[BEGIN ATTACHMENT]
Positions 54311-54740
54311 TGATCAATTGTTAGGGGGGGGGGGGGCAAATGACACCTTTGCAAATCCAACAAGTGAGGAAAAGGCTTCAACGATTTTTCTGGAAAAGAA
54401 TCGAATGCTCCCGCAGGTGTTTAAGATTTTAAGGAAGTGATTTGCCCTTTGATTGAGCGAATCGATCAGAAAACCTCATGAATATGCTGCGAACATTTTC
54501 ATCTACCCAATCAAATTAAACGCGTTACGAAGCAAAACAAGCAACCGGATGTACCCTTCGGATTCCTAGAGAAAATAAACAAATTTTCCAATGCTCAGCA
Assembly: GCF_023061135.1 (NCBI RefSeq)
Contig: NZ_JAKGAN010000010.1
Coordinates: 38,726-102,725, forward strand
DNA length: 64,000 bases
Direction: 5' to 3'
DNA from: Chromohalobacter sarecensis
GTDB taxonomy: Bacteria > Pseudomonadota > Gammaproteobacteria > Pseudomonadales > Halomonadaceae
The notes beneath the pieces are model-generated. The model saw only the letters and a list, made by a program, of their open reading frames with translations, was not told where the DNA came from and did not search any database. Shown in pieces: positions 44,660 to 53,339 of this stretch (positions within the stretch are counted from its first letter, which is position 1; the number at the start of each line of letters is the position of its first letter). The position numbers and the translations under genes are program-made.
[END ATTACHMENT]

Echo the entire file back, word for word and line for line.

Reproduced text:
Positions 54311-54740
54311 TGATCAATTGTTAGGGGGGGGGGGGGCAAATGACACCTTTGCAAATCCAACAAGTGAGGAAAAGGCTTCAACGATTTTTCTGGAAAAGAA
54401 TCGAATGCTCCCGCAGGTGTTTAAGATTTTAAGGAAGTGATTTGCCCTTTGATTGAGCGAATCGATCAGAAAACCTCATGAATATGCTGCGAACATTTTC
54501 ATCTACCCAATCAAATTAAACGCGTTACGAAGCAAAACAAGCAACCGGATGTACCCTTCGGATTCCTAGAGAAAATAAACAAATTTTCCAATGCTCAGCA
Assembly: GCF_023061135.1 (NCBI RefSeq)
Contig: NZ_JAKGAN010000010.1
Coordinates: 38,726-102,725, forward strand
DNA length: 64,000 bases
Direction: 5' to 3'
DNA from: Chromohalobacter sarecensis
GTDB taxonomy: Bacteria > Pseudomonadota > Gammaproteobacteria > Pseudomonadales > Halomonadaceae
The notes beneath the pieces are model-generated. The model saw only the letters and a list, made by a program, of their open reading frames with translations, was not told where the DNA came from and did not search any database. Shown in pieces: positions 44,660 to 53,339 of this stretch (positions within the stretch are counted from its first letter, which is position 1; the number at the start of each line of letters is the position of its first letter). The position numbers and the translations under genes are program-made.